Within a few years, the three Wilkes-Barre public high schools will be only memories. Just last week the district announced that the consolidation plan has been expanded to include all of them – Coughlin, GAR and Meyers – in the new combined high school planned for a site in Plains Township.
When that happens, an era stretching back a century will end. Let’s take a look at how the long story of the three high schools began.
Students from the upper grades in Wilkes-Barre found something new when September of 1867 rolled around – their first-ever high school. They would no longer have to share a building with younger children.
That building, small by today’s standards, was built in the first block of North Washington Street at Butler Alley. Old maps show that it occupied the space today utilized for a parking lot and the Coughlin High School gym. The teachers, according to records, were women from Philadelphia.
There weren’t very many students in this first Wilkes-Barre high school, but the city’s population – driven by the anthracite industry – was beginning to grow. From just a little over 4,000 in 1860, according to the U.S. Census, it would surpass 10,000 in 1870.
So fast was the growth, in fact, that the district’s leaders decided to build a larger high school as soon as possible. In 1881, with the city’s population having soared past 23,000, the district opened a new school on East Union Street at North State Street. This building would remain as the Wilkes-Barre High School for three decades.
Once again, though, population growth drove local education. By 1900, Wilkes-Barre had 52,000 residents. Plans were laid to build a third and still larger high school.
The site chosen was the first block of North Washington Street, between Butler Alley and East Union. Construction soon began, and by 1909 the massive building that still stands there was open. It was the largest school building in the area.
But two other parts of the city – the Heights and West End (today’s South Wilkes-Barre) – were now growing rapidly. It was decided to build a new high school in each of those sections, one right after the other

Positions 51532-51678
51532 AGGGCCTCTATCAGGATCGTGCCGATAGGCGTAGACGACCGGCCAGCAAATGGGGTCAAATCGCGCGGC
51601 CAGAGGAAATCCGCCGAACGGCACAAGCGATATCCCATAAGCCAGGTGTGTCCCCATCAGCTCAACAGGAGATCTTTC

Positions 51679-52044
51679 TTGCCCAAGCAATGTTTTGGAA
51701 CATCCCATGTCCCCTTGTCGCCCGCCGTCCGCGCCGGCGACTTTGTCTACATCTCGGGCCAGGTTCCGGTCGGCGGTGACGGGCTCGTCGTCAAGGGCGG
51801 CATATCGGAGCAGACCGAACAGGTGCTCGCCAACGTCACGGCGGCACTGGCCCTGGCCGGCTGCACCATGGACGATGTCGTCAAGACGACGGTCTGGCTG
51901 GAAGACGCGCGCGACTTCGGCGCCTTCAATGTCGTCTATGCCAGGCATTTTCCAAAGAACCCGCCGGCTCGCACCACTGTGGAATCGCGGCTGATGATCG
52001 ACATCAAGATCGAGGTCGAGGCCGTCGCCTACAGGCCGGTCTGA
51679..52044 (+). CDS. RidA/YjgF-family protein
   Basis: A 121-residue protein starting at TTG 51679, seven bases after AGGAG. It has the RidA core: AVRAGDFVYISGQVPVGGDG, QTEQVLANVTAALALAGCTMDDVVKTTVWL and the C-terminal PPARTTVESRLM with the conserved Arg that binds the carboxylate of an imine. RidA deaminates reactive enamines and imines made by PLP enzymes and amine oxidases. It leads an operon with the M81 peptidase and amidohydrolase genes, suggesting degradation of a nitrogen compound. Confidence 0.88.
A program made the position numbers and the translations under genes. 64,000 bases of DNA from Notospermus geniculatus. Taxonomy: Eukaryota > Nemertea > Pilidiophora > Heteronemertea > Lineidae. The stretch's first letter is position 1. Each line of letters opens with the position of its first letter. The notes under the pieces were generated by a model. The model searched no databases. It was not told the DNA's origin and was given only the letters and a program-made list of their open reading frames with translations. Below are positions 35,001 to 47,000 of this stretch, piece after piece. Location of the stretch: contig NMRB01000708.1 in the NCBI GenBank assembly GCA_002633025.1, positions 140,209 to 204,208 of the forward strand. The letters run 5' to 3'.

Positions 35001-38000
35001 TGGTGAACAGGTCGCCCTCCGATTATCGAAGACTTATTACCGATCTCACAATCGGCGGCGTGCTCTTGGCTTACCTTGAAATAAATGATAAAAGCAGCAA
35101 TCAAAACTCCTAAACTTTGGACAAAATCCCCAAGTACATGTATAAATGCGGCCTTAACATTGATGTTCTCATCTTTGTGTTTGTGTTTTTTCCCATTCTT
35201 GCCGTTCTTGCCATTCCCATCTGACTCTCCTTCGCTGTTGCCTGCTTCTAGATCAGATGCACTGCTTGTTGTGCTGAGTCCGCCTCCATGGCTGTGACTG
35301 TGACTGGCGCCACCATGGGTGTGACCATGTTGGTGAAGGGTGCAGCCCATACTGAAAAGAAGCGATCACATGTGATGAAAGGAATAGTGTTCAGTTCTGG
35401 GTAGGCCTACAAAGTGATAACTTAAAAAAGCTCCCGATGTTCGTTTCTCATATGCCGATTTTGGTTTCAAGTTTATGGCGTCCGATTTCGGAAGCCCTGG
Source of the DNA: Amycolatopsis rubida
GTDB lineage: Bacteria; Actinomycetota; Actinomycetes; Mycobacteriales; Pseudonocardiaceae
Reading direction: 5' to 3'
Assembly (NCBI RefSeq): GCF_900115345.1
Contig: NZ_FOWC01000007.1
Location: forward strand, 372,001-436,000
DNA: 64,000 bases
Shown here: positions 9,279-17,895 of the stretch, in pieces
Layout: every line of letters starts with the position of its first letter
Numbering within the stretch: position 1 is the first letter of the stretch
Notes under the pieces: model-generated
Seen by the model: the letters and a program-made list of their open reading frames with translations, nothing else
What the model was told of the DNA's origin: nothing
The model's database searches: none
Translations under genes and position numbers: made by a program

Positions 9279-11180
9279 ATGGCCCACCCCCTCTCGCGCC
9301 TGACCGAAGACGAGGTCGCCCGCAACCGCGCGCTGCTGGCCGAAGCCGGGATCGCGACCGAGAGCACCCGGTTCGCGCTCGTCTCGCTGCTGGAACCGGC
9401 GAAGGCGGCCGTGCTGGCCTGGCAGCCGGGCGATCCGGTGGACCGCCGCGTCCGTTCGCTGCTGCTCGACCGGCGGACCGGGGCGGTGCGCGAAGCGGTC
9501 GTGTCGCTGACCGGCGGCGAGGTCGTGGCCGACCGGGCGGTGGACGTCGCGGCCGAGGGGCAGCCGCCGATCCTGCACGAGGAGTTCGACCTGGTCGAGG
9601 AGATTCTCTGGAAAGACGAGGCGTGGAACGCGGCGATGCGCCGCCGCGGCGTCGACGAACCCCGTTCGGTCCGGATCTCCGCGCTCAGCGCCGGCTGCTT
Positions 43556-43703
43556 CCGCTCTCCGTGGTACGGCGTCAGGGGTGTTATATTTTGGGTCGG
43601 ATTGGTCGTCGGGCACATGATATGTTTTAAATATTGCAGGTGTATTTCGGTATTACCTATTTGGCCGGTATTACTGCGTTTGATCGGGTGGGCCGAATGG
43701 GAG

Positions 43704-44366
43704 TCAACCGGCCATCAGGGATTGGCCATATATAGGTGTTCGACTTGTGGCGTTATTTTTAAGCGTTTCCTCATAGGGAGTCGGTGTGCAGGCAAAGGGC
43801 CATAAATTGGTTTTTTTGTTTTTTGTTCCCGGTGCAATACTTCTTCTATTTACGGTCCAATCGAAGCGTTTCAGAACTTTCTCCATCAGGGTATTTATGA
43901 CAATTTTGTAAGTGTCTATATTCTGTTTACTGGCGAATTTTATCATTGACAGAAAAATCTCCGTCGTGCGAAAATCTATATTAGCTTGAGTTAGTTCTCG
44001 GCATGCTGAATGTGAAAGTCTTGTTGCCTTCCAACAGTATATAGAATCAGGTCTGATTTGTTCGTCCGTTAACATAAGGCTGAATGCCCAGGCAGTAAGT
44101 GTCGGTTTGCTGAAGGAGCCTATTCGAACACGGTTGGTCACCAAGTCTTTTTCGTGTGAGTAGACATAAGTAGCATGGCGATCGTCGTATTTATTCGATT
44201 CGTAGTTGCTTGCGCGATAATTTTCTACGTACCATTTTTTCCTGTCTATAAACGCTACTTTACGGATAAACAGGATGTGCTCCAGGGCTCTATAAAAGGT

By 1925 the Heights had a school, named GAR Memorial (a bow to the Civil War veterans’ group Grand Army of the Republic). Almost immediately, work began on the third school and by 1930 it was open, honoring school board member Dr. Elmer L. Meyers. The old Wilkes-Barre High School was renamed for former superintendent James M. Coughlin.
The district now had the three high schools whose names are familiar today.
The school building boom was fortunate, because in the 1920s the city of Wilkes-Barre absorbed the adjacent boroughs of Parsons and Miners mills, bringing its population to more than 86,000 by 1930.
Even though some young people were still leaving school early to work, the total number of students grew by leaps and bounds up through the 1930s.
When the combined high school opens in Plains Township, it will replace this trio of historic but aging buildings, the newest of which will have passed its 90th anniversary. It will continue to serve the towns that joined with the city to form the Wilkes-Barre Area School District in the 1960s, giving up their own high schools in the process.
There will be a new name, new colors, a new mascot and a new alma mater. But the story, as it did when that first high school opened its doors in 1867, will go on
Tom Mooney is a Times Leader history columnist. Reach him at [email protected]